York University has a plan to settle a dispute with professors dismayed over a partnership with a private think tank founded by business giant Jim Balsillie.
But if it can’t get approval from the university’s senate, it will kill the initiative. More than 270 professors have signed an open letter that argues an arrangement with the Centre for International Governance Innovation (CIGI) gives the Waterloo, Ont. -based think tank “unprecedented” influence in academic matters. The letter demands that the senate, the university’s highest academic authority, be allowed to change the deal to maintain autonomy, and then approve it. A packed senate meeting on Thursday featured a lengthy discussion of the joint initiative, a lucrative arrangement that would fund research chairs and graduate scholarships in international law for the next decade using a $30-million donation from Mr.
Prof. “We’re just not going to proceed unless senate endorses a governance framework,” Prof. Unprecedented faculty mobilization achieves results: York terminates CIGI deal « YU Talk. The following email was sent to York faculty on April 3, 2012, following York’s announcement that the CIGI-York agreement had been terminated, to thank those who made it possible through a strong and courageous mobilization.
Dear colleagues, A strong mobilization by York’s full-time faculty and librarians, effective action by colleagues in Senate, and careful research and a courageous stance by colleagues at Osgoode have brought about a decisive turn of events. Yesterday evening the York administration announced that the agreement with CIGI for the creation of a program in international law was terminated. This decision came in the wake of yesterday’s decisive rejection by Osgoode Hall Faculty Council (OHFC) of Provost Patrick Monahan’s latest effort to make the CIGI agreement palatable to York faculty. We are struck by how flawed this governance process has been, from beginning to end. But the matter is not closed. York abandons plans to accept $30-million from Balsillie’s think tank. York University has abandoned contentious efforts to partner with a private think tank after its law faculty rejected the deal for the second time, maintaining it threatened York’s autonomy and academic freedom.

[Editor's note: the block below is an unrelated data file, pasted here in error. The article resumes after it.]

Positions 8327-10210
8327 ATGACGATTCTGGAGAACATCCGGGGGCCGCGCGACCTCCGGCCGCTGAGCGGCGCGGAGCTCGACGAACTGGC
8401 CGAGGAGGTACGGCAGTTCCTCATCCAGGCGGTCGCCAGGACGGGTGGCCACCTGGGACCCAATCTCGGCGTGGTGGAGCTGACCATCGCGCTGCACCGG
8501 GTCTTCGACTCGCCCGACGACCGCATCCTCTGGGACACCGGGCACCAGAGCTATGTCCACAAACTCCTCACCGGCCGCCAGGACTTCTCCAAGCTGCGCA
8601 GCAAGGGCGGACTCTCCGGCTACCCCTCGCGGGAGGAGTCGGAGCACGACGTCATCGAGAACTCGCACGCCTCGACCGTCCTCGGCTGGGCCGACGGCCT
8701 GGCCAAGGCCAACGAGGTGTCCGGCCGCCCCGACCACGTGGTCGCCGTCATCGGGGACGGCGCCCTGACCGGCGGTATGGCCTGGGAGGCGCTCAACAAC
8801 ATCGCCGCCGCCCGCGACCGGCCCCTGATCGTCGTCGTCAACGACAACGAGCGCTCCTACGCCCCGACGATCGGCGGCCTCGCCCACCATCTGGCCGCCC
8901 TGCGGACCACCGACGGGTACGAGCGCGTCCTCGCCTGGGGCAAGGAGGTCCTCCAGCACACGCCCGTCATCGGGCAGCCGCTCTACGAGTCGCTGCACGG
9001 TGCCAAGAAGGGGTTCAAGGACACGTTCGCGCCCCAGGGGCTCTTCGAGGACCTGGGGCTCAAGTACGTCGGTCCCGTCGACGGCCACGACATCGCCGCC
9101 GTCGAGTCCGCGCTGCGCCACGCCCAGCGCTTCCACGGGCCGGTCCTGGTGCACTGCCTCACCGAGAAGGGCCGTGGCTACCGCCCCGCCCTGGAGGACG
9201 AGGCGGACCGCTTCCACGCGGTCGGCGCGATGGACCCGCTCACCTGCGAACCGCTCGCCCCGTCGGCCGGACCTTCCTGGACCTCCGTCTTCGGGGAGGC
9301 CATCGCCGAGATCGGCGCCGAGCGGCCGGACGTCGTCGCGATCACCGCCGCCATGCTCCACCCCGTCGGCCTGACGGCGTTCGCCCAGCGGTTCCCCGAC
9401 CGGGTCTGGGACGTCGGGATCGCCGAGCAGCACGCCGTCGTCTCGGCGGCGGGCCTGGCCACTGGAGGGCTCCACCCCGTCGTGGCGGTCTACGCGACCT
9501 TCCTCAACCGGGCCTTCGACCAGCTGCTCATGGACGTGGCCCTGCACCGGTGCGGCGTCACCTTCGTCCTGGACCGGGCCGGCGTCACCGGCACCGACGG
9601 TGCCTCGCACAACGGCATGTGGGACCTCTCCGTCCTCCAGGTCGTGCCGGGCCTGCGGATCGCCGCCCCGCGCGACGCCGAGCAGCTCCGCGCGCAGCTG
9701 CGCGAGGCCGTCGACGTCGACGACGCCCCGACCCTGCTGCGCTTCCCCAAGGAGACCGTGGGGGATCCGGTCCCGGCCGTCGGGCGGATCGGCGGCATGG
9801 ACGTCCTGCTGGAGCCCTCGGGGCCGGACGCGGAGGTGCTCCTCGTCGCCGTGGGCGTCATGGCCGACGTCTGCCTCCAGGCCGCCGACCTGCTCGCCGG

The proposed collaboration with the Centre for International Governance Innovation would have funded 10 research chairs and 20 graduate scholarships over a decade. Former Research in Motion co-CEO Jim Balsillie, who founded CIGI, had pledged $30-million, to be matched by another $30-million in provincial funds. The deal became a flashpoint when hundreds of professors rallied against it, first quietly within York’s Osgoode Hall Law School, then more publicly when some 300 faculty members signed an open letter arguing the agreement would give the Waterloo, Ont.
-based think tank “unprecedented” control over academic matters. On Monday, Osgoode’s Faculty Council voted 34 to 7 against a revised version of the partnership, with eight abstentions, sealing the initiative’s fate. Mr. Financial Post: uneasy ties between Canada's universities and wealthy business magnates. After almost three years of negotiation and internecine battles, a private think-tank established and chaired by Jim Balsillie has signed a $60-million deal with York University in Toronto to create a school of international law.
Through the Centre for International Governance Innovation (CIGI), the co-founder of BlackBerry smartphone maker Research In Motion Ltd. has committed to donate $30-million to create 10 research chairs and 20 graduate scholarships over the next 10 years. Protest Barrick : The uneasy ties between Canadas universities and wealthy business magnates. York University. York University. York University (French: Université York) is a public research university in Toronto, Ontario, Canada.
It is Canada's third-largest university. York University has approximately 54,000 students, 7,000 faculty and staff, and 260,000 alumni worldwide. It has eleven faculties, namely the Faculty of Liberal Arts & Professional Studies, Faculty of Science, Lassonde School of Engineering, Schulich School of Business, Osgoode Hall Law School, Glendon College, Faculty of Education, Faculty of Fine Arts, Faculty of Health, Faculty of Environmental Studies, Faculty of Graduate Studies, and 28 research centres.
York University participates in the Canadian Space Program. History York University Faculty Members, 1961 Murray Ross, who continues to be honoured today at the University in several ways – including the Murray G. Wilfrid Laurier University.